Silver was an even better play, rising 14.7% to $28.185. It's been a fabulous bet all year, rising 67%. The iShares Silver Trust (SLV) jumped 13.5% in November and is up 65% on the year.
November was not much of a month to be in bonds. The iShares Barclays 20-plus-year Treasury bond (TLT) exchange-traded fund fell 2% in November -- after declines of 2.8% in September and 4.8% in October. But as the dollar rose in the last weeks, the fund started to rise.
Within the stock market itself, energy was the leading sector. The S&P 500's energy sector was up 5.1%. The trailing sector was utilities, down 3.6% for the month and down 1.8% for the year.
|How S&P 500 sectors performed in November|
|S&P sector||Nov. 30||Month chg.||Ytd. chg.|
|S&P 500 Index||1,180.55||-0.23%||5.87%|
Only eight of the 30 Dow stocks finished with gains in the month, led by Caterpillar (CAT), up 7.6% to $84.60, and Intel (INTC), up 5.5% to $21.16.
The laggards were Cisco Systems (CSCO), down 16.2% to $19.16, and Boeing (BA), down 9.7% to $63.77.
|Dow winners and losers|
|Company||Nov. 30||Month chg.||YTD chg.|
Among S&P 500 stocks in November, there were 246 winners and 251 losers in November. The biggest winner was Harman International Industries (HAR), the maker of audio products, up nearly 30% $43.59. It was followed by oil-refiner Tesoro (TSO), up 25.9% to $16.32, and online job service Monster Worldwide (MWW), up 25% to $22.58.
The loser was Dean Foods (DF), the dairy foods producer, which was hit hard by rising feed costs. It was followed by homebuilder Pultegroup (PHM), down 20.2% to $6.26; and Wisconsin banking company Marshall & Ilsley (MI), down 12.1% to $4.79.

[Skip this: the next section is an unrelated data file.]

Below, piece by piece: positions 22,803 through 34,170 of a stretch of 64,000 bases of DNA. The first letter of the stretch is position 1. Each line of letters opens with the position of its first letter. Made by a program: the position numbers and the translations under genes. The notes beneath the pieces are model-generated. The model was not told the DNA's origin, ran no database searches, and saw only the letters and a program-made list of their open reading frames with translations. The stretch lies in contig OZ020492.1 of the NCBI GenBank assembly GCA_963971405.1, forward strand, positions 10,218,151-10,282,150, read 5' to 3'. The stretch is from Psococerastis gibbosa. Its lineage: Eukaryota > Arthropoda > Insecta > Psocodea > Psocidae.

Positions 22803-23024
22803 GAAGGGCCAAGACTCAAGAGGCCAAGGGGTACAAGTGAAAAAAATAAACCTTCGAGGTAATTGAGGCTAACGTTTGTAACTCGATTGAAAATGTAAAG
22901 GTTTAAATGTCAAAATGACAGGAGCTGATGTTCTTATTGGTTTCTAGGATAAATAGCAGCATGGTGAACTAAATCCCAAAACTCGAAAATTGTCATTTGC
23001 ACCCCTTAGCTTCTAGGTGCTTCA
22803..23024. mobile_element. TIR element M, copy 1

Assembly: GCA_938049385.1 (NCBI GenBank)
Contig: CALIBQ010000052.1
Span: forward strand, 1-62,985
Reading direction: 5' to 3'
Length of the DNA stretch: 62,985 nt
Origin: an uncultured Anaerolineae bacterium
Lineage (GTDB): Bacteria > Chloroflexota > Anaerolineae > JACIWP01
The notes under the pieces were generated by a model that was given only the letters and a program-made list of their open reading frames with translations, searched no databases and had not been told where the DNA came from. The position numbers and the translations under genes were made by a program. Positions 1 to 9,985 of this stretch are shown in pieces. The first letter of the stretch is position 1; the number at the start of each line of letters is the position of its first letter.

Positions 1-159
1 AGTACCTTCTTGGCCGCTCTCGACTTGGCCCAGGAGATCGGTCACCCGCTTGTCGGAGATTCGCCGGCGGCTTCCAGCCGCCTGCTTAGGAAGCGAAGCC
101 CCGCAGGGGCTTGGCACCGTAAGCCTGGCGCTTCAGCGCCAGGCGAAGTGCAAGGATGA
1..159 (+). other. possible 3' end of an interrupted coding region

|Standard & Poor's 500 winners and losers|
|Company||Nov. 30||Month chg.||Ytd. chg.|
|Cabot Oil & Gas||$34.97||20.67%||-19.78%|
|Whole Foods Market||$47.22||18.79%||72.02%|
|Marshall & Ilsley||$4.79||-19.46%||-12.11%|
|Archer Daniels Midland||$28.99||-13.00%||-7.41%|
This brings us to the Nasdaq-100 Index ($NDX.X), which tracks the largest Nasdaq stocks. The index slipped a modest 0.3%, weighed down by such stalwarts as Google (GOOG), down 9.5% to $551.51; Cisco, down 16.2% to $19.16; and Oracle (ORCL), down 8% to $27.05.
The index leaders for the month were contemporary retailer Urban Outfitters (URBN), up 22.7% to $37.79; engineering company Foster Wheeler (FWLT), up 19.5% to $28; and flash-memory-maker SanDisk (SNDK), up 18.5% to $44.60.
The laggards were Warner Chilcott (WCRX), down 20.7% to $19.02; Cisco and Vertex Pharmaceuticals (VRTX), down 13.5% to $33.13.
|Nasdaq-100 winners and losers|
|Company||Nov. 30||Month chg.||Ytd. chg.|
|Research In Motion||$61.83||8.63%||-8.45%|